New legislation has been introduced for debate to recognise the right to gender identity and allow transgender people to amend their birth certificates to coincide with their self-identification in Guatemala.
Introduced by Guatemalan Congresswoman Sandra Moran the bill has been presented with support from trans organisations, which had worked on initial drafts since 2009.
Speaking outside the nation’s congress Moran said the mere introduction of the bill is a “recognition to the brave colleagues who live their lives just as they are, even if this means facing strong discrimination.”
Despite data on the LGBTI population in Guatemala being scarce, a 2015 study estimates that more than 15,000 trans people currently live in Guatemala, and of the 15,000 around 61 percent reported income below the minimum wage, with roughly 53 percent did not finish primary school due to exclusion from the educational system.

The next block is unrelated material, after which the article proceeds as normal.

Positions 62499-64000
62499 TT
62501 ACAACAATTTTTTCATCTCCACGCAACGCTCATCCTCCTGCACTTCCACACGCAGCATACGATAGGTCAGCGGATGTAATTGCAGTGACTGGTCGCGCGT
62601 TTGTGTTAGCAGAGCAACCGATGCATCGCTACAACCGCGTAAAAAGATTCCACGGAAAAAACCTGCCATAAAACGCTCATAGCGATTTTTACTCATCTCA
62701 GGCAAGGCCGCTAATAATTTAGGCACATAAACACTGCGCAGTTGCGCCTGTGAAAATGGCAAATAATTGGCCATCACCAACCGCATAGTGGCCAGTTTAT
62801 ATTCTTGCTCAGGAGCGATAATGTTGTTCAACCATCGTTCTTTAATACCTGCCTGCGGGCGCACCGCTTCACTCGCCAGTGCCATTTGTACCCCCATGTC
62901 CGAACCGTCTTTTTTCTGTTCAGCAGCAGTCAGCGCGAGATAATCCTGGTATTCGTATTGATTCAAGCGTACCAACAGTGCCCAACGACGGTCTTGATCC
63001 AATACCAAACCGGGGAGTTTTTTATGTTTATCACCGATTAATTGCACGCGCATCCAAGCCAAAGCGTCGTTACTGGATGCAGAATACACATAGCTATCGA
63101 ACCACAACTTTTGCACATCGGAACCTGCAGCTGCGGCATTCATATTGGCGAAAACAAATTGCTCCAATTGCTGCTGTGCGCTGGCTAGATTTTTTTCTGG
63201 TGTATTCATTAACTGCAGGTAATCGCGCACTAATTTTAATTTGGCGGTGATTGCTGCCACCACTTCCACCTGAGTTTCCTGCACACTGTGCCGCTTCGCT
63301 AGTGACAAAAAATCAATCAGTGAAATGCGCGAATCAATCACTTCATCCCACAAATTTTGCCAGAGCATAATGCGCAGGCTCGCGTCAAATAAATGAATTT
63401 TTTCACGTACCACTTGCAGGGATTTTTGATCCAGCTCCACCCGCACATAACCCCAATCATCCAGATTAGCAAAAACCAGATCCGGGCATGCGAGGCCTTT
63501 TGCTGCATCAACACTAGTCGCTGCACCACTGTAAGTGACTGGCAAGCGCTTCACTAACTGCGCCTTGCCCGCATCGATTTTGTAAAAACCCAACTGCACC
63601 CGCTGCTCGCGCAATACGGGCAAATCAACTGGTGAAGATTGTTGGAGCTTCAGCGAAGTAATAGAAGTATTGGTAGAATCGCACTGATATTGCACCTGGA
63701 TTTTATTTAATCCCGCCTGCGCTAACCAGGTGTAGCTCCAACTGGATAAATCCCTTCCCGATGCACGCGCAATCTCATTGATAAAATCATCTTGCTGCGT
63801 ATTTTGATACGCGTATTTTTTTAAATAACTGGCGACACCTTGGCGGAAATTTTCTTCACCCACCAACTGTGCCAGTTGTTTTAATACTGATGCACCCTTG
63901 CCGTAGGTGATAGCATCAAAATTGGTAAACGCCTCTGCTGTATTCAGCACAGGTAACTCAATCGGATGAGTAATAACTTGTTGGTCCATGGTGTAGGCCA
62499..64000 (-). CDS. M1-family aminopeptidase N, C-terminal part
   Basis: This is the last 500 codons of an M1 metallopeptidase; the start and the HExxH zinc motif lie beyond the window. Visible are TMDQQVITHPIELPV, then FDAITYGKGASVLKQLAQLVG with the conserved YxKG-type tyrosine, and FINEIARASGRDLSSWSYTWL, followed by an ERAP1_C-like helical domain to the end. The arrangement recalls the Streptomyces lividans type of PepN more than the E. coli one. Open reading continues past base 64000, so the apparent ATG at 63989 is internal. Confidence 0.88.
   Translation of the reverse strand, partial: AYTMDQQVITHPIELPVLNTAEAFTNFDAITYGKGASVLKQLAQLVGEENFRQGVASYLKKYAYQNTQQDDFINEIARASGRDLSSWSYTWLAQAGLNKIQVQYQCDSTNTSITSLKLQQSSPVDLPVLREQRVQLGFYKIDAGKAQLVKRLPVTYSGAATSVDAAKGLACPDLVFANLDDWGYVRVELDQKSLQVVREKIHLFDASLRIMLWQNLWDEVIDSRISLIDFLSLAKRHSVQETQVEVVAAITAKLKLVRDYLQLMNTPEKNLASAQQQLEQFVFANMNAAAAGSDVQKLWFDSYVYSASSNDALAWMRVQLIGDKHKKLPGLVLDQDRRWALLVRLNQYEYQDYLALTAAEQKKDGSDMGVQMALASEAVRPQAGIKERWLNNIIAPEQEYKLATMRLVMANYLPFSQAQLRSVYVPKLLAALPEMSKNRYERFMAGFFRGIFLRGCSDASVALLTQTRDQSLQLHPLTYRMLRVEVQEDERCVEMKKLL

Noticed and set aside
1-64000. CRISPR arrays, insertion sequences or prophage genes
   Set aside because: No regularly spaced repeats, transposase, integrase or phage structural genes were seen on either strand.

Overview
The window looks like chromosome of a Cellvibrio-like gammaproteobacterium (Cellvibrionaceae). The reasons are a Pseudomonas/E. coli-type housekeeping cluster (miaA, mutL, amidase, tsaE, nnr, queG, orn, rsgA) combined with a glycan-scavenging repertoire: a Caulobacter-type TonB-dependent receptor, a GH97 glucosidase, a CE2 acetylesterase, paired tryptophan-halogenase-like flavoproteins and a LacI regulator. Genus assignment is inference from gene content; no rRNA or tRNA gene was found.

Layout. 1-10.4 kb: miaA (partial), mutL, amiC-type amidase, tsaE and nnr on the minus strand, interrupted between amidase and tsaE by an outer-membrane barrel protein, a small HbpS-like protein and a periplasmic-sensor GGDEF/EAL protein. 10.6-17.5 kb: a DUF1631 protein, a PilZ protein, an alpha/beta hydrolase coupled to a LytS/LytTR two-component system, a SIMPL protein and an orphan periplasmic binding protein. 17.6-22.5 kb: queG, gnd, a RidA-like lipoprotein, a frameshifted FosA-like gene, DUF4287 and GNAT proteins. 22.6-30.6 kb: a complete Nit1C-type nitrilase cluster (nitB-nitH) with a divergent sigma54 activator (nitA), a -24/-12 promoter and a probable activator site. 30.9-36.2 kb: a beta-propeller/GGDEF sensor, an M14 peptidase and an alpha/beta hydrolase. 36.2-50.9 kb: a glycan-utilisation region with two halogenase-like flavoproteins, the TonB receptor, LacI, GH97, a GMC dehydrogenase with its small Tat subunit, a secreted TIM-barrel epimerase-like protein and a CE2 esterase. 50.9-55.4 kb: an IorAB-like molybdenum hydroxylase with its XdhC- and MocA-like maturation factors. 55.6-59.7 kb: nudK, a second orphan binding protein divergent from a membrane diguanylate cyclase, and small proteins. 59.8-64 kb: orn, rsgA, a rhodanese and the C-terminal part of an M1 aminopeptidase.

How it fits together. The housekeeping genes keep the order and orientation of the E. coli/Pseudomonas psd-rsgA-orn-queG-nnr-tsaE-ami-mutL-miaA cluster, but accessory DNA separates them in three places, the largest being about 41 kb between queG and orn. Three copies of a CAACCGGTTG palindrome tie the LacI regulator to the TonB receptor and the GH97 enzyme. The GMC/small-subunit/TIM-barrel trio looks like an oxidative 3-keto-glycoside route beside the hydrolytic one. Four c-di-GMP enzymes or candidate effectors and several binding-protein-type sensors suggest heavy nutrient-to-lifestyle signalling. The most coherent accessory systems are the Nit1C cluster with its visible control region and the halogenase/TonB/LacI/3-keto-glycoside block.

“The bill is a step in the right direction,” explains Tristán López who is the advocacy coordinator for Transformación, an organisation for trans men, and the LGBT advocacy group Visibles.
“it is only the first step to adapt a system that does not understand and does not recognise the trans population,” López adds.